Overnight Energy: Outdoor retailer Patagonia makes first Senate endorsements | EPA withdraws Obama uranium milling rule | NASA chief sees 'no reason' to dismiss UN climate report

Overnight Energy: Outdoor retailer Patagonia makes first Senate endorsements | EPA withdraws Obama uranium milling rule | NASA chief sees 'no reason' to dismiss UN climate report
© Greg Nash

PATAGONIA BACKS DEMS IN TWO SENATE RACES: Outdoor clothing company Patagonia Inc. is endorsing two Democrats in key Senate races that could determine control of the upper chamber.

The company, which has upped its political activism since President TrumpDonald John TrumpCummings says Ivanka Trump not preserving all official communications Property is a fundamental right that is now being threatened 25 states could see severe flooding in coming weeks, scientists say MORE took office, is backing Rep. Jacky RosenJacklyn (Jacky) Sheryl RosenThe 31 Trump districts that will determine the next House majority The Hill's 12:30 Report: Manafort sentenced to total of 7.5 years in prison Female Dems see double standard in Klobuchar accusations MORE in her challenge of Nevada Sen. Dean HellerDean Arthur HellerTrump suggests Heller lost reelection bid because he was 'hostile' during 2016 presidential campaign Trump picks ex-oil lobbyist David Bernhardt for Interior secretary Oregon Dem top recipient of 2018 marijuana industry money, study finds MORE (R) and Sen. Jon TesterJonathan (Jon) TesterSanders, Ocasio-Cortez back 'end the forever war' pledge Dems wrestle over how to vote on ‘Green New Deal’ White House pleads with Senate GOP on emergency declaration MORE in his Montana reelection bid against Republican Matt Rosendale.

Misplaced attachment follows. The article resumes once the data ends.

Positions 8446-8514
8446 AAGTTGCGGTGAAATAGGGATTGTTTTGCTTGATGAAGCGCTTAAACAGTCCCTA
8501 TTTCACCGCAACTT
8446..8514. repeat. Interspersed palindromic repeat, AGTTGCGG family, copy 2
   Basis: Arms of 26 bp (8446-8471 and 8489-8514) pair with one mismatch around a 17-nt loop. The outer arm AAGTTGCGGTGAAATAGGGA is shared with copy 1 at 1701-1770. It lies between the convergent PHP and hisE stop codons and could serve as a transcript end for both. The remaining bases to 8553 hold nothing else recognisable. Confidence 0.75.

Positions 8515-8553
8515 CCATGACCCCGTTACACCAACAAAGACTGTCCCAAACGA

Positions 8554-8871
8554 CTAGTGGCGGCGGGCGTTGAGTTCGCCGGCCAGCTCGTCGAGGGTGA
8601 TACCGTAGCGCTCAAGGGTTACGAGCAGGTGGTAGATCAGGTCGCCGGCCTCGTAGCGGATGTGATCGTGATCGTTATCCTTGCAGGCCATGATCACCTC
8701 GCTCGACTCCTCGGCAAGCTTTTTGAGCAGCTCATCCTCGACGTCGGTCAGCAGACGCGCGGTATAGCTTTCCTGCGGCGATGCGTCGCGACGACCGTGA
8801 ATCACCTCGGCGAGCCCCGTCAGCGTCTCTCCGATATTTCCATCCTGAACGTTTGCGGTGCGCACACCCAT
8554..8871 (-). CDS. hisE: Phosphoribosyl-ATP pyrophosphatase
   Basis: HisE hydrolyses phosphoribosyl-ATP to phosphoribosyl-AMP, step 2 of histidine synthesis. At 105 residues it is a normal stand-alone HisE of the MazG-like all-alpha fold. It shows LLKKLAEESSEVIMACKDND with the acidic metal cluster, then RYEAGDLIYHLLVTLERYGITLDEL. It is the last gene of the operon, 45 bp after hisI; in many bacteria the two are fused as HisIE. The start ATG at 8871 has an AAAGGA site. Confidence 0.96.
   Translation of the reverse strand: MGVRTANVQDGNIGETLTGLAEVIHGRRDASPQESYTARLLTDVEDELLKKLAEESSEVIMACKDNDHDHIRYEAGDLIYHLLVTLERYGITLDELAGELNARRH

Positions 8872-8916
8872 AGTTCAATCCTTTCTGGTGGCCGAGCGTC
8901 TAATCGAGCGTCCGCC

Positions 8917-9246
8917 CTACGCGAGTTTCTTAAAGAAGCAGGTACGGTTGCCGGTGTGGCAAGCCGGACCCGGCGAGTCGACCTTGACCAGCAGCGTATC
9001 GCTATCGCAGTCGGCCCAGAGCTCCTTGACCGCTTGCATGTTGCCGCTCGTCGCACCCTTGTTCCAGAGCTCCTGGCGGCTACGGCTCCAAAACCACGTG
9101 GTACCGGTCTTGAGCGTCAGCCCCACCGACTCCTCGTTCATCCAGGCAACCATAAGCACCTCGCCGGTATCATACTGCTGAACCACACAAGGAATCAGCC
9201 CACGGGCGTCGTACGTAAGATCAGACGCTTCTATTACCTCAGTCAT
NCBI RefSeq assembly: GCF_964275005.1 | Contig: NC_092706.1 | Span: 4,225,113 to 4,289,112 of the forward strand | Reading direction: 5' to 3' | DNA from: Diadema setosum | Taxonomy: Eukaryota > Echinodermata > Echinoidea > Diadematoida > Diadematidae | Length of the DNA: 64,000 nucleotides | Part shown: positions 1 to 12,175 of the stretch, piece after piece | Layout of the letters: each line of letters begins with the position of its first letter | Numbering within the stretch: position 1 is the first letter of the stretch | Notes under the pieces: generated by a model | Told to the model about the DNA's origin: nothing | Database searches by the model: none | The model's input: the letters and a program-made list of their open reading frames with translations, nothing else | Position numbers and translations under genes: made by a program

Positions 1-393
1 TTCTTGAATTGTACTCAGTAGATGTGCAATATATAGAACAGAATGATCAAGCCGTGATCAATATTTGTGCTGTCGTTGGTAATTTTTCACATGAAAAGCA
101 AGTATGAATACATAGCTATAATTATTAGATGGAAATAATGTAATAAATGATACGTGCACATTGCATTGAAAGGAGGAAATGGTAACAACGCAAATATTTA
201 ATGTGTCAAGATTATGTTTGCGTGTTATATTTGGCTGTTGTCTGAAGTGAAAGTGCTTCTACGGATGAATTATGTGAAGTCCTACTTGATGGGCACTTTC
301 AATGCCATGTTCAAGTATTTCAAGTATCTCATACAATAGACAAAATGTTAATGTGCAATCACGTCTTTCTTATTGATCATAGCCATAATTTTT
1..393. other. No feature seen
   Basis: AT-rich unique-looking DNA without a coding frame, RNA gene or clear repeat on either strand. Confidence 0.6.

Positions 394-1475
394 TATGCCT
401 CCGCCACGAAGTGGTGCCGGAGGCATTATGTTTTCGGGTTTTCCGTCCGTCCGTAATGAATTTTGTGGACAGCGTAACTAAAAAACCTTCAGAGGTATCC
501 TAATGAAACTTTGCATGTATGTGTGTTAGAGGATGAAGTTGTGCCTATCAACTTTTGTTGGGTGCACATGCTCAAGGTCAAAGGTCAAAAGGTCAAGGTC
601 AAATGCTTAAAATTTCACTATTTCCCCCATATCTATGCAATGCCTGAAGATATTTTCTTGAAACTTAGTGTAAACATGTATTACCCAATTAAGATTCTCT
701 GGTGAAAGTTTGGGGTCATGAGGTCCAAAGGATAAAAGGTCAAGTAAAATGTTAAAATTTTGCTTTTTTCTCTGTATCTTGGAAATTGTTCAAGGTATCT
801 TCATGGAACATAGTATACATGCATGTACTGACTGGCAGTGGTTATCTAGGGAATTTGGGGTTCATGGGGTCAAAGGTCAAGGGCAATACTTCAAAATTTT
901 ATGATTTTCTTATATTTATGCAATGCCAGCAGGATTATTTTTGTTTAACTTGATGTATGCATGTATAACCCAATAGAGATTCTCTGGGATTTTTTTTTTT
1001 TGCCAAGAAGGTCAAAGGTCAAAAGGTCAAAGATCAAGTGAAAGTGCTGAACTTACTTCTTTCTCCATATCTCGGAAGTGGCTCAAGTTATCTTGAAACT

Rosen and Tester are the first election endorsements in Patagonia's history.

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"The company is endorsing candidates for the first time this year because of the urgent and unprecedented threats to our public lands and waters. Nevada and Montana are two states where Patagonia has significant company history and a long record of conservation accomplishments, and where the stakes are too high to stay silent," the company said in a statement.

Patagonia CEO Rose Marcario said the company is backing Rosen "because she will fight to protect Nevada's public lands and the vibrant outdoor industry that depends on them."

And Yvon Chouinard, Patagonia's founder, said it is backing Tester "because he gives a damn about protecting public lands -- and, like us, he's committed to fight back against anyone who doesn't."